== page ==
I don't blame parents who move to get their child into a good school

Chris Blackhurst
William Hague, addresses delegates at the Conservative party conference for the last time in his political career in Birmingham  

It’s only natural for politicians like William Hague to end up as journalists

Simon Kelner
Isis profits from destruction of antiquities by selling relics to dealers - and then blowing up the buildings they come from to conceal the evidence of looting

How Isis profits from destruction of antiquities

Robert Fisk on the terrorist group's manipulation of the market to increase the price of artefacts
Labour leadership: Andy Burnham urges Jeremy Corbyn voters to think again in last-minute plea

'If we lose touch we’ll end up with two decades of the Tories'

In an exclusive interview, Andy Burnham urges Jeremy Corbyn voters to think again in last-minute plea
Tunisia fears its Arab Spring could be reversed as the new regime becomes as intolerant of dissent as its predecessor

The Arab Spring reversed

Tunisian protesters fear that a new law will whitewash corrupt businessmen and officials, but they are finding that the new regime is becoming as intolerant of dissent as its predecessor
King Arthur: Legendary figure was real and lived most of his life in Strathclyde, academic claims

Academic claims King Arthur was real - and reveals where he lived

Dr Andrew Breeze says the legendary figure did exist – but was a general, not a king
Who is Oliver Bonas and how has he captured middle-class hearts?

Who is Oliver Bonas?

It's the first high-street store to pay its staff the living wage, and it saw out the recession in style
Earth has 'lost more than half its trees' since humans first started cutting them down

Axe-wielding Man fells half the world’s trees – leaving us just 422 each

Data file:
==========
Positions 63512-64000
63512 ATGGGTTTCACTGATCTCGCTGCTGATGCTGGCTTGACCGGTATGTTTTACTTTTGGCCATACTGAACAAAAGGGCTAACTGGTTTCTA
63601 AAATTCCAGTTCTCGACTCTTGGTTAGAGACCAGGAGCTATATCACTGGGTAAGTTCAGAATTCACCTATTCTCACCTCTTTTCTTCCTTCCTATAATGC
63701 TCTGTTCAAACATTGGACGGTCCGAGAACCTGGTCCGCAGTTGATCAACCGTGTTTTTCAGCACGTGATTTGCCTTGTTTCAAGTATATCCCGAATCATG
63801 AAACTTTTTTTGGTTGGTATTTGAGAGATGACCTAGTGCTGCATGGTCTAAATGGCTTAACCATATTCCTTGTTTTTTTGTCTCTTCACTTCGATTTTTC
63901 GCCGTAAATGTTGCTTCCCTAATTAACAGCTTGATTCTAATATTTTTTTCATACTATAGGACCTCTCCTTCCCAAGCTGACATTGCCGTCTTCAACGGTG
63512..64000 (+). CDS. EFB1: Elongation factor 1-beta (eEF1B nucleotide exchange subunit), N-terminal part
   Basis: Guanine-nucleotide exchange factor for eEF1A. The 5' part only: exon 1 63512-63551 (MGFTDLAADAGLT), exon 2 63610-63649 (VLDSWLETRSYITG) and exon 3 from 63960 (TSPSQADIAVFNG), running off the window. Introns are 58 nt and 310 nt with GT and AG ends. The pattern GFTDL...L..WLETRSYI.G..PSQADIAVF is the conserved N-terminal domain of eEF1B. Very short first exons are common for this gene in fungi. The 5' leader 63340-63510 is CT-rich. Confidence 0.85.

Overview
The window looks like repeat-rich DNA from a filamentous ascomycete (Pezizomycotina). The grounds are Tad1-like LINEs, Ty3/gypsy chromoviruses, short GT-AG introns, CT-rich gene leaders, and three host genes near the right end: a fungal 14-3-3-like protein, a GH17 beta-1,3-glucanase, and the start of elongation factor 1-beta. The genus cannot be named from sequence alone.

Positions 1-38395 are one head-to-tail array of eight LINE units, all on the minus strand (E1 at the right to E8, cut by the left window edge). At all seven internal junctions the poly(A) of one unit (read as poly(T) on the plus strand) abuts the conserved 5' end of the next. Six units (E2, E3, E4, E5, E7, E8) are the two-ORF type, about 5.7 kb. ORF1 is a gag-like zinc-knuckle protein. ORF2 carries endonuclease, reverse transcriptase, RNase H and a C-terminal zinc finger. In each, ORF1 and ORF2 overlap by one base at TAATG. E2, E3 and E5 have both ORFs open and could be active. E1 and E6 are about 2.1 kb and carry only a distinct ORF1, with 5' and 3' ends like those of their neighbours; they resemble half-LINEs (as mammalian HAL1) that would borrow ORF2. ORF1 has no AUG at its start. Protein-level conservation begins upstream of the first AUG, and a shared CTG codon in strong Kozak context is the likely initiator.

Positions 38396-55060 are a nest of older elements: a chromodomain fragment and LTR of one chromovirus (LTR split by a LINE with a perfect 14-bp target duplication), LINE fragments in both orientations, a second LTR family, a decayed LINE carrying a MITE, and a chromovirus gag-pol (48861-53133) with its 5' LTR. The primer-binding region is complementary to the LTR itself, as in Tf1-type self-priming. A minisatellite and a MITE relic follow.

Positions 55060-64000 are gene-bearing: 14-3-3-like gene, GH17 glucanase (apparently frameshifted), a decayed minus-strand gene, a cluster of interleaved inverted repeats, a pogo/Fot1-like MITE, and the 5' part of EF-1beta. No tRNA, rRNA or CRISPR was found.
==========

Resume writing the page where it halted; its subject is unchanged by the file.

However, the number of trees may be eight times higher than previously thought
60 years of Scalextric: Model cars are now stuffed with as much tech as real ones

60 years of Scalextric

Model cars are now stuffed with as much tech as real ones
Theme parks continue to draw in thrill-seekers despite the risks - so why are we so addicted?

Why are we addicted to theme parks?

Now that Banksy has unveiled his own dystopian version, Christopher Beanland considers the ups and downs of our endless quest for amusement
Tourism in Iran: The country will soon be opening up again after years of isolation

Iran is opening up again to tourists

After years of isolation, Iran is reopening its embassies abroad. Soon, there'll be the chance for the adventurous to holiday there
10 best PS4 games

10 best PS4 games

Can’t wait for the new round of blockbusters due out this autumn? We played through last year’s offering
Transfer window: Ten things we learnt

Ten things we learnt from the transfer window

Record-breaking spending shows FFP restraint no longer applies
Migrant crisis: UN official Philippe Douste-Blazy reveals the harrowing sights he encountered among refugees arriving on Lampedusa

‘Can we really just turn away?’

Dead bodies, men drowning, women miscarrying – a senior UN figure on the horrors he has witnessed among migrants arriving on Lampedusa, and urges politicians not to underestimate our caring nature
Nine of Syria and Iraq's 10 world heritage sites are in danger as Isis ravages centuries of history

Nine of Syria and Iraq's 10 world heritage sites are in danger...

... and not just because of Isis vandalism
Girl on a Plane: An exclusive extract of the novelisation inspired by the 1970 Palestinian fighters hijack

Girl on a Plane

An exclusive extract of the novelisation inspired by the 1970 Palestinian fighters hijack
Why Frederick Forsyth's spying days could spell disaster for today's journalists

Why Frederick Forsyth's spying days could spell disaster for today's journalists

The author of 'The Day of the Jackal' has revealed he spied for MI6 while a foreign correspondent